Retrofit brings social benefits for high-rise tenants

Energy efficiency retrofits to high-rise homes can improve quality of life and give residents a greater sense of pride in the community. This is the conclusion of new research by the London School of Economics looking at the social implications of whole building energy efficiency refurbishment in a high-rise estate in west London.

The study, carried out the Edward Woods estate in Shepherds Bush, looked at upgrading work carried out across 754 flats in three 23-storey tower blocks. The refurbishment was led and managed by the London Borough of Hammersmith and Fulham, which commissioned Energy Conscious Design (ECD) Architects and building contractor Breyer for the project, and began in 2011.

The retrofit primarily involved remedial work on the concrete structure, external cladding of the blocks with Rockwool’s external wall insulation system, and installation of solar panels to provide 82,000kWh of electricity annually for lifts and communal lighting.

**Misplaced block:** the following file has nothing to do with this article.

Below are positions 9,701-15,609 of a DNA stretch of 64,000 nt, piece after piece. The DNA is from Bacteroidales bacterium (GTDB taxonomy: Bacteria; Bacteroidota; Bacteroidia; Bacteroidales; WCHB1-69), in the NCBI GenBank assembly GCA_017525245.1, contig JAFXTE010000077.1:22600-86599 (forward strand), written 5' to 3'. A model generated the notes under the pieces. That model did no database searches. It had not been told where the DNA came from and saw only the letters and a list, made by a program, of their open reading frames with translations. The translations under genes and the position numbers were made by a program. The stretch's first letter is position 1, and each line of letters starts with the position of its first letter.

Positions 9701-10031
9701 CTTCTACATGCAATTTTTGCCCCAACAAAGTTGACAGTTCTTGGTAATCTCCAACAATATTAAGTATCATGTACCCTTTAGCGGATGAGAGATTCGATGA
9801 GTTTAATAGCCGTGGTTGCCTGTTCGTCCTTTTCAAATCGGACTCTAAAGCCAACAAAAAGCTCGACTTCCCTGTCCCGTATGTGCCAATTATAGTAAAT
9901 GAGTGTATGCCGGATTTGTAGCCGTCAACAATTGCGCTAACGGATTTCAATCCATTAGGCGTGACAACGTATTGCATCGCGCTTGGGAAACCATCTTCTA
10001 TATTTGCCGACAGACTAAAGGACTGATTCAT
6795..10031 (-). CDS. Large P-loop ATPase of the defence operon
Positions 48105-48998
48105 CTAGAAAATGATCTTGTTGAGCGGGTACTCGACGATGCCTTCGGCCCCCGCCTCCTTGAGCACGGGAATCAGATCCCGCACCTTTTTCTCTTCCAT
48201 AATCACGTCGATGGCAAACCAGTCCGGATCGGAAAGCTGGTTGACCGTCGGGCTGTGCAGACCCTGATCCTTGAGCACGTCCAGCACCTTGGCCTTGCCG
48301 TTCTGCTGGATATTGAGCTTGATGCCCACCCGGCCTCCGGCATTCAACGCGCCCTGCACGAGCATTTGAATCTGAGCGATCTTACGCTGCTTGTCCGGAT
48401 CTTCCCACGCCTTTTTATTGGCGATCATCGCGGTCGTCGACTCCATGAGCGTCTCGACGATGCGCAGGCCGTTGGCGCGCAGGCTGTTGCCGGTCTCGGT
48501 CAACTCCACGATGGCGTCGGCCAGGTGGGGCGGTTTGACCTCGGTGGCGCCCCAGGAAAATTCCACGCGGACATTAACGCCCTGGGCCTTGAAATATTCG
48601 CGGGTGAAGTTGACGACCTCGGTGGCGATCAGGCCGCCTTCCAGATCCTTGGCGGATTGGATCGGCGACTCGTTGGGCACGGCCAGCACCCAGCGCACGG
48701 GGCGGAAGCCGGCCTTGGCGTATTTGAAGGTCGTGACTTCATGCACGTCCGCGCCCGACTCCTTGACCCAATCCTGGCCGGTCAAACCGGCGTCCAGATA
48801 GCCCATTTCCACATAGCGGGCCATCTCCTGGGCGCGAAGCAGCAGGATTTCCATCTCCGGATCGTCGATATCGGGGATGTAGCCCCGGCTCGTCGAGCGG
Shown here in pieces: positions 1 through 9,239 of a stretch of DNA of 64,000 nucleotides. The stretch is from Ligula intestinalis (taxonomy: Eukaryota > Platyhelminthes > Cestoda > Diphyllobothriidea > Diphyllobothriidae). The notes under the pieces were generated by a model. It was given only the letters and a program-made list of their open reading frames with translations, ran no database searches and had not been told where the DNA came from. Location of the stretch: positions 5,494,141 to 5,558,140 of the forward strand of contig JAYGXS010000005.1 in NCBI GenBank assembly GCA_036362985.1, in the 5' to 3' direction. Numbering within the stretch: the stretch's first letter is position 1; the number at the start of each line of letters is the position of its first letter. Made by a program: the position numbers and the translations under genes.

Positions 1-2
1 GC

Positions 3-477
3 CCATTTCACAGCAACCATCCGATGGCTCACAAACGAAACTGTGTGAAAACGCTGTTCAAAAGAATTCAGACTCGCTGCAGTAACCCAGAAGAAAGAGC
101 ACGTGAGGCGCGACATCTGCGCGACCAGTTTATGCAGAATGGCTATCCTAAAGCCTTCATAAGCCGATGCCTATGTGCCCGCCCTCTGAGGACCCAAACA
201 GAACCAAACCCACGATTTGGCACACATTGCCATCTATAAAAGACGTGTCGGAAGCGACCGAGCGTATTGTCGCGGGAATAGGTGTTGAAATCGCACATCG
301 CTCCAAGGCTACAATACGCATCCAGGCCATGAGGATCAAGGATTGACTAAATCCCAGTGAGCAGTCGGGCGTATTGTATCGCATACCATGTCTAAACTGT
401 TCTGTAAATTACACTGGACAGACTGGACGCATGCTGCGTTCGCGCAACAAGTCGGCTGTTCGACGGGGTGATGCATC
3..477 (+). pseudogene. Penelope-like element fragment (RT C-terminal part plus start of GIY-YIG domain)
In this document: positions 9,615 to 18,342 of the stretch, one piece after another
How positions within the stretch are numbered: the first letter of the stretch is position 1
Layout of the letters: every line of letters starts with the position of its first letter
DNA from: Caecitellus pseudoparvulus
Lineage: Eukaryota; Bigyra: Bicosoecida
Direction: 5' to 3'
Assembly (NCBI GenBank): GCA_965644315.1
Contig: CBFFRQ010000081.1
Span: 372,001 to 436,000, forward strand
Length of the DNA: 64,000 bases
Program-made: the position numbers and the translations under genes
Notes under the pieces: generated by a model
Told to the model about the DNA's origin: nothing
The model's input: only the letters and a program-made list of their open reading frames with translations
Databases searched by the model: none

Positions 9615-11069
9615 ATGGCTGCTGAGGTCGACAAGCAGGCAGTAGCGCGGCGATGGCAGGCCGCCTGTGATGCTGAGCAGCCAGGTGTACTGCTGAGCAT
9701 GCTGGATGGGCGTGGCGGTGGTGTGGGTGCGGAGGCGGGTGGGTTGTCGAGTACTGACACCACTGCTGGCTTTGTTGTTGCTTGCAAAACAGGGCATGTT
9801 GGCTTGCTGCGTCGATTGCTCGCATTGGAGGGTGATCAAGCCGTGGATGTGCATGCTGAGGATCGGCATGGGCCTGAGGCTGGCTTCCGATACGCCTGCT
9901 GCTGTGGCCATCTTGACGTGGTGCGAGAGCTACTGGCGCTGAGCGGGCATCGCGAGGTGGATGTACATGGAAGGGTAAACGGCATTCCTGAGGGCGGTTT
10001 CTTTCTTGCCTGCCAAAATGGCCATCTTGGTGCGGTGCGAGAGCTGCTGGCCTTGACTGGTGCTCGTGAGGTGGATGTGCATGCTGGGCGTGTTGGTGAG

The new report, High rise hope revisited, is the second part of LSE’s study at the Edward Woods estate. In 2012, an initial report, High rise hope, interviewed residents during the renovation works. LSE returned to the estate when the upgrading work was complete to highlight lessons learned and assess the social and community impact of the retrofit.

Key findings in the new report, which was produced in partnership with Rockwool, are:

  • Overall, residents value living on the estate. Residents like their homes, they find their flats comfortable and have a generally high quality of life
  • Residents are positive about the estate and their homes and generally feel safe living there
  • 78% now describe their quality of life in their home as good or excellent, compared with 68% in 2011
  • People are generally proud to live on the estate, with many saying this had improved since the regeneration. Residents overwhelmingly say they enjoy living there.

“Edward Woods has a fascinating history because it is a large, concrete, high-rise, council-owned estate, housing a very low income community in 23 storey tower blocks and maisonettes in a very busy part of West London,” says Professor Anne Power, LSE housing and communities. “It is popular, well managed, attractive and fully occupied. It shows that with careful on-site management, high-rise estates can work, if they are also made energy efficient. This is crucial so that residents can pay their rent, meet basic costs and escape fuel poverty.”

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